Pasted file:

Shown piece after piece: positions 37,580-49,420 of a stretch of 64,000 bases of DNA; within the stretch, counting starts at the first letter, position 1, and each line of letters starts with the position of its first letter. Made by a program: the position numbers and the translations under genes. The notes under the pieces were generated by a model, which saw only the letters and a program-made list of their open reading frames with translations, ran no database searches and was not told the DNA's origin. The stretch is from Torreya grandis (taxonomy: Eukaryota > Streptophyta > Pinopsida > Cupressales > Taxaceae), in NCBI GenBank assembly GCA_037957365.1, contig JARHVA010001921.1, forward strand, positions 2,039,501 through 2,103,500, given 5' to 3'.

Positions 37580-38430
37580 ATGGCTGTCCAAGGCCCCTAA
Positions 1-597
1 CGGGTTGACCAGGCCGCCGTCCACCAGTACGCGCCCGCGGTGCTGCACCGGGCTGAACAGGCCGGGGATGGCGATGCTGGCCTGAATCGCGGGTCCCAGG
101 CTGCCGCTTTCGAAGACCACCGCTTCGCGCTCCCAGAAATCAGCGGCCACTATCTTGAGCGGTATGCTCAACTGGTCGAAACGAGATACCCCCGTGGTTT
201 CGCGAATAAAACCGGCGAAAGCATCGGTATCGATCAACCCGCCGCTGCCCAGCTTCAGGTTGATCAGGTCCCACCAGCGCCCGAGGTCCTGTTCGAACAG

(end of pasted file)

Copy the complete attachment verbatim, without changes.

Shown piece after piece: positions 37,580-49,420 of a stretch of 64,000 bases of DNA; within the stretch, counting starts at the first letter, position 1, and each line of letters starts with the position of its first letter. Made by a program: the position numbers and the translations under genes. The notes under the pieces were generated by a model, which saw only the letters and a program-made list of their open reading frames with translations, ran no database searches and was not told the DNA's origin. The stretch is from Torreya grandis (taxonomy: Eukaryota > Streptophyta > Pinopsida > Cupressales > Taxaceae), in NCBI GenBank assembly GCA_037957365.1, contig JARHVA010001921.1, forward strand, positions 2,039,501 through 2,103,500, given 5' to 3'.

Positions 37580-38430
37580 ATGGCTGTCCAAGGCCCCTAA
Positions 1-597
1 CGGGTTGACCAGGCCGCCGTCCACCAGTACGCGCCCGCGGTGCTGCACCGGGCTGAACAGGCCGGGGATGGCGATGCTGGCCTGAATCGCGGGTCCCAGG
101 CTGCCGCTTTCGAAGACCACCGCTTCGCGCTCCCAGAAATCAGCGGCCACTATCTTGAGCGGTATGCTCAACTGGTCGAAACGAGATACCCCCGTGGTTT
201 CGCGAATAAAACCGGCGAAAGCATCGGTATCGATCAACCCGCCGCTGCCCAGCTTCAGGTTGATCAGGTCCCACCAGCGCCCGAGGTCCTGTTCGAACAG